QUT and Hort Innovation research could end global banana threat


Distinguished Professor James Dale. Image credit: QUT.

The Queensland University of Technology (QUT) and Hort Innovation have launched a $9.8 million research project to develop Cavendish and Goldfinger bananas that are resistant to Panama Tropical Race 4 (TR4), a deadly disease that is threatening global production. 

TR4 is a soil-borne fungus that has impacted plantations in most banana-growing regions including North Queensland; Asia including the Philippines, China and Indonesia; the Middle East; Africa and most recently, South America. Currently, the disease, which cannot be eradicated, survives in the soil for decades. 

Nearly all banana varieties can be impacted, including Cavendish, which accounts for an estimated 50 per cent of the bananas grown worldwide and about 95 per cent of the bananas grown commercially in Australia. 

QUT Centre for Agriculture and the Bioeconomy project lead, distinguished professor James Dale, said his team aims to develop Cavendish and Goldfinger varieties using gene-editing techniques over five years. The aim is to support food security in Australia and worldwide. 

“The original Cavendish varieties emerged probably more than 1,000 years ago,” Dale said. “It is an excellent banana but it is susceptible to some devastating diseases including Panama Disease TR4. 

“There is also concern that the banana industry worldwide is too dependent on a single variety and that greater variety diversity is highly desirable.” 

The Goldfinger banana is resistant to many diseases including TR4 and researchers aim to use recent advancements in gene editing to improve this variety to appeal to the Australian palate.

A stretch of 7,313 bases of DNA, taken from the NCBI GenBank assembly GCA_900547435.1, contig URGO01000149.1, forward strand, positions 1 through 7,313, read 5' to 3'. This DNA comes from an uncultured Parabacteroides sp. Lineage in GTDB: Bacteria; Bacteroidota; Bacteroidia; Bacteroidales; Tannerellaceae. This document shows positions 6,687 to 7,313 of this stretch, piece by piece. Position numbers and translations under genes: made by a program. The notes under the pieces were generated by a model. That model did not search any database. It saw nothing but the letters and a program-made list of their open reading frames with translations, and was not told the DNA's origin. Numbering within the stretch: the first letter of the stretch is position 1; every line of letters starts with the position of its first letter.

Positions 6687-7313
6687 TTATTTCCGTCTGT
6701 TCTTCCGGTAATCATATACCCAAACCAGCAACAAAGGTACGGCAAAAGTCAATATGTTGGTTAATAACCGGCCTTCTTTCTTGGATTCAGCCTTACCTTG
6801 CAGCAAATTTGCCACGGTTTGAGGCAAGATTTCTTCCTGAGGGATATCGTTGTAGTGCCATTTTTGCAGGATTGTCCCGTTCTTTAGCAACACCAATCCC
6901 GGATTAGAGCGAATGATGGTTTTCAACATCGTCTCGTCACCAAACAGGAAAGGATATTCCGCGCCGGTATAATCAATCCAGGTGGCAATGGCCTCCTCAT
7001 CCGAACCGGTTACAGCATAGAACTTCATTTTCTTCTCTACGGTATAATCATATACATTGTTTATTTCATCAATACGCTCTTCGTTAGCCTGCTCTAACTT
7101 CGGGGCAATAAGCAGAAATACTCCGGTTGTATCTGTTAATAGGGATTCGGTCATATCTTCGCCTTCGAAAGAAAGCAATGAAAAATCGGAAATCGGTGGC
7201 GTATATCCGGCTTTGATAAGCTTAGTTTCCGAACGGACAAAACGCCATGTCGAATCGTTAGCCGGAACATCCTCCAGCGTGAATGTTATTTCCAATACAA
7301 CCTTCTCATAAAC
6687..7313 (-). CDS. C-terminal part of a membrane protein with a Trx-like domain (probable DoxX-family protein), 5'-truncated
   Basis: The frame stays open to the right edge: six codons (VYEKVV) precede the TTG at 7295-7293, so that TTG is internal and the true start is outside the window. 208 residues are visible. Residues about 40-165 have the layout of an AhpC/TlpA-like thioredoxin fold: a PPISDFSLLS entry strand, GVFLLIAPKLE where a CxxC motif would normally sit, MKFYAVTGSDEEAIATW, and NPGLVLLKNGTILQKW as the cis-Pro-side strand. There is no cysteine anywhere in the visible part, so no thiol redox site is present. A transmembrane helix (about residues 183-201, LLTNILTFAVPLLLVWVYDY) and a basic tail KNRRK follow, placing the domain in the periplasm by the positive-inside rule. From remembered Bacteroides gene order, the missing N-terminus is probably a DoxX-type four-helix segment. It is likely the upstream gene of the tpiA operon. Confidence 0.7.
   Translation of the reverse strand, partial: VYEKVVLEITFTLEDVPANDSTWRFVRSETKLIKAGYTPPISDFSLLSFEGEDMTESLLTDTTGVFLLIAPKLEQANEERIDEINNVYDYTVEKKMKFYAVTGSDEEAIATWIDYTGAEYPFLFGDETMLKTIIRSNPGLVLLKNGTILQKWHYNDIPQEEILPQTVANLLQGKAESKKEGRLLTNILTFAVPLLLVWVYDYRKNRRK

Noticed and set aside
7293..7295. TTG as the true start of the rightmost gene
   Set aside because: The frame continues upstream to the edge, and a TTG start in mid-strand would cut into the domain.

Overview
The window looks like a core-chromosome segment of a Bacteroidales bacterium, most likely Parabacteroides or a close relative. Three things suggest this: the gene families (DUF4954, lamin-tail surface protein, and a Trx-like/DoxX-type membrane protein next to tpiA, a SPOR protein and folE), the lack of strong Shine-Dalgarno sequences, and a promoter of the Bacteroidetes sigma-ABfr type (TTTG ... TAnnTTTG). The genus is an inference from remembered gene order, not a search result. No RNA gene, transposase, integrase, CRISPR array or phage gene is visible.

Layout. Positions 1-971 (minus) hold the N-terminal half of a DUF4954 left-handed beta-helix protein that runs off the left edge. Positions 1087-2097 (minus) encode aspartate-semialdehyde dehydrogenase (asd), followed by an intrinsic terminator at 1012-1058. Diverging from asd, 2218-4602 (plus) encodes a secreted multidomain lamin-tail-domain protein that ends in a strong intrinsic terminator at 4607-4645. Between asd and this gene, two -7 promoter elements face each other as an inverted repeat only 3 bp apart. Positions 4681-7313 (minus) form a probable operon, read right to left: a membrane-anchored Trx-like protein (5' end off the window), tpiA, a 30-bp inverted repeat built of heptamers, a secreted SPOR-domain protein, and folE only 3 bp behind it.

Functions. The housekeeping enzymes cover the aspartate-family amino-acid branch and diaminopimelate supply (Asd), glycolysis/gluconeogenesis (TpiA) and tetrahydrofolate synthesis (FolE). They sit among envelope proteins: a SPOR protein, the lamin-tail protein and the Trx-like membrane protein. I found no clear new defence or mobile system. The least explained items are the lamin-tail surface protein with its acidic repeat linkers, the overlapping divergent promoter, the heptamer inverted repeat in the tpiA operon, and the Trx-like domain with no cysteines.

“We are now in a position to make very small changes in a banana genome that can have dramatic effects on the phenotype of the banana whether it is disease resistance, fruit quality or fruit taste and texture,” Dale said.   

Hort Innovation Hort Frontiers business development manager, Alok Kumar, said the research, being conducted in consultation with Australian banana growers, will meet the industry’s priority to develop new TR4 disease-resistant varieties that meet consumer quality expectations.  

“TR4 is widely considered the most lethal banana disease in the world,” Kumar said. “This new project will arm Australian growers with the tools they need to sustainably and effectively produce Australia’s number one selling grocery item for years to come.” 

Australian Banana Growers’ Council (ABGC) chief executive officer, Jim Pekin, said TR4 has been the predominant issue for the industry since it was discovered in Australia’s major growing area six years ago. Access to a variety that is resistant to TR4 and continues to be market acceptable would give banana growers certainty about the future. 

“TR4 presents challenges for Australia’s banana growers. If it is successful, this research to develop, gene-edited, TR4-resistant varieties would change that,” Pekin said. 

This research is being delivered as part of the Hort Innovation Hort Frontiers Strategic Partnership Initiative, to better equip Australian horticulture for the future. 


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